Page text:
Last week, I had the opportunity to attend one of Jean-Paul Boodhoo’s infamous .Net Bootcamps. And it, by far, exceeded it’s reputation as one of the most intense (and rewarding) .Net courses available. We started each day at 9:00 AM and the earliest we got out on any night was 11:00. In fact on Thurs. evening, I didn’t make it to sleep until 3:30 the next morning (and I was one of the slackers who went to bed *early*).
JP compacted what felt like 6 months of learning into one week, demystifying some topics that I’ve struggled with in the past (everything from lambdas to the intricacies of fluent interfaces). The week was spent creating a storefront from the ground up using no 3rd party frameworks. This meant creating our own front controller, dependency injection container, ORM, etc. And that was all in just four days. The first day was spent going over the prep material (yes, we had homework to be done before the class) & and an in depth review of fluent interfaces.
Beyond the intense curriculum, I think we all took away a lot of good life advice as well. Those of you that follow his blog know that JP has a very unique and refreshing outlook on life. Kinda Tony Robbins meets Scott Hanselman. One of my favorite quotes was “Keeping up with the Joneses is a defeating task”. He stressed that we need to set goals for ourselves that are independent of what everyone else is doing. Focus on the technologies\ideas that we’re passionate about and ignore the rest. He also pushed the idea of “trimming the fat” to reduce the distractions that slow us down. Context switching (multi-tasking) affects focus and can keep you from doing your best work. For me, his productivity and motivational tips were just as valuable as the technical knowledge.
It was also a huge privilege to work with some of the other students in the class. Definitely a humbling experience to be working not only with JP, but some of the sharpest developers of our time. We spent most of the last two days pair programming, which was a first for me. And I was surprised at how much better our code base was because of it.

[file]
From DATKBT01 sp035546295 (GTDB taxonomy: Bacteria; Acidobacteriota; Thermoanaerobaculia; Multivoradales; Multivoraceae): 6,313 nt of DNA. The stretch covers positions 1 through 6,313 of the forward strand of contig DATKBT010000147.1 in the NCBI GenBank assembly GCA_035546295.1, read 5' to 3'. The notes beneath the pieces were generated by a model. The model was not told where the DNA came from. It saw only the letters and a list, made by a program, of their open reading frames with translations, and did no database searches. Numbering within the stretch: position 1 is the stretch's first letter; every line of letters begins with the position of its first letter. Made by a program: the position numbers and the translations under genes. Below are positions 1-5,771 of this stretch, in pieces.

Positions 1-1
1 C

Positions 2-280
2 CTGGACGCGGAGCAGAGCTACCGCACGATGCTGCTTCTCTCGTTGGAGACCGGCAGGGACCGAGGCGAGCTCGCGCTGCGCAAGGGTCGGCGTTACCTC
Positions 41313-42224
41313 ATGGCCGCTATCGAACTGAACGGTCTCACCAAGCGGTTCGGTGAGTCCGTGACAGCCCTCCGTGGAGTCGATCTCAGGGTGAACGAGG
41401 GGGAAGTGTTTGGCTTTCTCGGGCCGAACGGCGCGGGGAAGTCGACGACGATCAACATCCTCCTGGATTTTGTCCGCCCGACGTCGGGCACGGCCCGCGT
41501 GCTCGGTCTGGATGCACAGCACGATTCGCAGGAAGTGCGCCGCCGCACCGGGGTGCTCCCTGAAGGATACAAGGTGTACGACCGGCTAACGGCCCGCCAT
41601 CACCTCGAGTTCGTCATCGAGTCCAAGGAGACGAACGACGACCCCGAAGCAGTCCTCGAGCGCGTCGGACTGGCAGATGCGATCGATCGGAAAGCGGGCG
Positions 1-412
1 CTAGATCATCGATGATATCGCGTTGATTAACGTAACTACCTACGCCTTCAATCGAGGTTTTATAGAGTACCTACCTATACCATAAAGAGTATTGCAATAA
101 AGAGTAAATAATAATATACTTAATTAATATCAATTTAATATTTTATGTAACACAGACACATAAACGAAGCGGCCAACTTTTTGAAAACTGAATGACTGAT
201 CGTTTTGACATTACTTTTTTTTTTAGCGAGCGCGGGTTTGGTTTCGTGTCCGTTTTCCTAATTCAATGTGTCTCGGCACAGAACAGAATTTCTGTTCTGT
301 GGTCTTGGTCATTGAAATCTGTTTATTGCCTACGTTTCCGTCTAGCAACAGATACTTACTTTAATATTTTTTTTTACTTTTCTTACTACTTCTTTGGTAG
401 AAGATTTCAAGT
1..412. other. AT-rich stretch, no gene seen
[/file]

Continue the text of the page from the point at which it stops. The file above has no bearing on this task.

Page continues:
While we were split into small groups, JP would regularly give us partially finished segments of code and we would have a race to the death to see which group could check in a working solution the fastest. Once someone checked their solution in, JP would politely smile and praise the group on their success. Then, in classic JP fashion, he would begin to show us how he would have solved the problem by refactoring the submitted code. By the time he was done, the code was more elegant, easier to read, and usually looked nothing like what was submitted. Humility was a concept we all grew to know very well.
One of the many surprises of the trip was the awesome food. While he pushed us harder than what most state laws will allow, he also treated us like royalty. We ate at a couple of the swankiest restaurants in Philadelphia. Nothin’ but .Net…and lobster ravioli, stuffed mushrooms, and pumpkin cheesecake. Much of the credit has to go to Brian Donahue for making some phenomenal dining selections!
This was by far the best money I’ve ever invested in my career and would STRONGLY recommend it to anyone looking to take their skill set to the next level. In fact, I’m planning on taking the course again next year. He goes through so much that, while you definitely leave with a MUCH better understanding of proper software design than when you arrive, it’s impossible to grasp it all in one week.
I would recommend that anyone interested in the course check out his blog and read some of his past posts (the ones under the “Inspiration” category are personal favorites).
And if you’d like to read some more reviews, check out:
Looking forward to the next one!!
Awesome write up! Thanks for the link love. 😀
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